(Fairy Creek Yellow Cedar photo courtesy of Ancient Forest Alliance)

The BC Supreme Court has granted an injunction to remove protestors and road blockages at the old growth forest in Fairy Creek near Port Renfrew.

Old growth forests are defined as forests that are more than 250 years old.

The road blockades began in early August 2020 and there have been eight blockades at various locations and adjacent roads throughout the planned cut block in Tree Forest License 46.

Last Saturday, Fairy Creek conservation protests took place at the legislature in Victoria, and last February protestors crowded John Horgan’s constituency office in Langford.

The road blockages at Fairy Creek continue to persist despite the injunction, but no action has been taken by police or by the Surrey-owned logging company who will be logging the forest, the Teal-Jones Group.

The protestors refer to themselves as the “Rainforest Flying Squad” and on their website have said, “Despite the injunction granted to the logging company today in court, Fairy Creek forest defenders vow to continue the fight to protect old-growth forests.”

The Teal-Jones group said about 200 hectares of the approximately 1,200 hectares in the Fairy Creek watershed would be harvested. 722 hectares are protected old growth forest.

(Photo from Rainforest Flying Squad website)

The Fairy Creek old growth forest resides on Pacheedaht nation territory and some members of the Pacheedaht nation territory have expressed their support for the protestors.

Bill Jones, of the nation, stated that the old growth forest within the Fairy Creek watershed is essential to his culture and religion.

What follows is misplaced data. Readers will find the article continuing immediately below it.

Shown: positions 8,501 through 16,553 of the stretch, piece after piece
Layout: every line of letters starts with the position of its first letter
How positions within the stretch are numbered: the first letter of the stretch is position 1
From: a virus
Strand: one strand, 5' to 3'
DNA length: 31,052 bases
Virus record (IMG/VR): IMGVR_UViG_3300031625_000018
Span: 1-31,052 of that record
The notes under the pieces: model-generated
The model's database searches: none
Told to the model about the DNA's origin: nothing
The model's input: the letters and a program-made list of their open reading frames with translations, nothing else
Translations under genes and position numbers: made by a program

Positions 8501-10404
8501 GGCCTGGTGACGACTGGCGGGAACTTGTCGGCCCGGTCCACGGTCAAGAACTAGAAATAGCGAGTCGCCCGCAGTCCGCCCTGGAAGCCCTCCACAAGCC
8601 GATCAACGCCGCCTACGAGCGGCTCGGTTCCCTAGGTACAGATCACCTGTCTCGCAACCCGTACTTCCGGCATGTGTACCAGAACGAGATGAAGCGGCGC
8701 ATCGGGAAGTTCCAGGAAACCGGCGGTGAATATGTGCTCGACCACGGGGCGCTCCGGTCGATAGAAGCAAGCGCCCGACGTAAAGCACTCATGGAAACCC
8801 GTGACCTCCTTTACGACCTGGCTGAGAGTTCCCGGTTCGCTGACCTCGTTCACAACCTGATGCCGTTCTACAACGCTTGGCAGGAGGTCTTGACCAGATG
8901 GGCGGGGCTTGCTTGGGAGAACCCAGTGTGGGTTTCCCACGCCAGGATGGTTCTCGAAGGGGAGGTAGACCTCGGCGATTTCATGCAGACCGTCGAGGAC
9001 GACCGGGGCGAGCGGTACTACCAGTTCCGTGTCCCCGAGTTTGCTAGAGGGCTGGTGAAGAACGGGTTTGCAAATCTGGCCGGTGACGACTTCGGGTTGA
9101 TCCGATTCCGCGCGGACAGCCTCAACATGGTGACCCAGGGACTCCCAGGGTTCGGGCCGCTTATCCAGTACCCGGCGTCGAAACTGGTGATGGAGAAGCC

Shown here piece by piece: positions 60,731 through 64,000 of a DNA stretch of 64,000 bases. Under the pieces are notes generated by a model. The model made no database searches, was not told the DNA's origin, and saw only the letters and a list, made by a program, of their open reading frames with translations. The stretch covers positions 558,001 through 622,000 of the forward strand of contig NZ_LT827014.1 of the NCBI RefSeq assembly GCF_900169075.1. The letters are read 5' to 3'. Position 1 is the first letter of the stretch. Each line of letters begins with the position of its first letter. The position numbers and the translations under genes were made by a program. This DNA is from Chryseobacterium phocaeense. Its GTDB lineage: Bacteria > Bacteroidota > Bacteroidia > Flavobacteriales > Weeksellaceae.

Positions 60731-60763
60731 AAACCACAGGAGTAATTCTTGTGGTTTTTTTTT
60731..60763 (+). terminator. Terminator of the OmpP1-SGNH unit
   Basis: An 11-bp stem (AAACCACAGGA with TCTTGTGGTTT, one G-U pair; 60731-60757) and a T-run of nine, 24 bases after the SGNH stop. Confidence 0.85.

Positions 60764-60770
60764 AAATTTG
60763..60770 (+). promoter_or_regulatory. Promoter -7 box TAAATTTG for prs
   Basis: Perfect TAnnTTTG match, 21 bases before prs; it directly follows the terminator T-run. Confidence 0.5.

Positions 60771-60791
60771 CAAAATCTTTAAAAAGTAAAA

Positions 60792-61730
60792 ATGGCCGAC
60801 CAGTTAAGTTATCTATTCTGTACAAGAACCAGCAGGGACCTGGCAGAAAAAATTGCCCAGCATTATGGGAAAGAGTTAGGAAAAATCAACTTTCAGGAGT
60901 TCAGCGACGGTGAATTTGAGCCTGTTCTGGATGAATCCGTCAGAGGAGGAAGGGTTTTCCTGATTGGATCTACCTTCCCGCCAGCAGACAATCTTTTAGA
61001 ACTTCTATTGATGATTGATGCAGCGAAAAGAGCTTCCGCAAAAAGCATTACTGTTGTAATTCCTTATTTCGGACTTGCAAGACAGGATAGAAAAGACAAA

None claim to represent the Pacheedaht nation territory collectively, according to the Supreme Court of BC’s Teal Cedar Products Ltd. v. Rainforest Flying Squad.

The old growth forest is also part of Premier Horgan’s riding, but Premier Horgan has failed to comment and has deferred all communications to his Forestry Minister Catrine Conroy.

Conroy said the government respects the right to peaceful protest, but that it expects people to follow the law.

A GoFundMe has been set up to cover the legal funds for protestors with a goal of $200,000.

As of this publication, over $160,000 has been raised.

“70% of all donated money has been reserved for our legal fund, and this will continue. The court has also awarded damages to the logging company,” said Yogi Shambu, the organizer of the GoFundMe.

Damages awarded from the court are due to a loss of Teal-Jones employees losing wages of “$350 to $400 each for every day of work lost,” according to the court.

Protesters have continued their road blockages, as of this publication.

Logging has been curtailed in recent years. In 2019, the Teal-Jones group began laying off over 500 employees. Logging Fairy Creek is set to employ many of those who lost their jobs.

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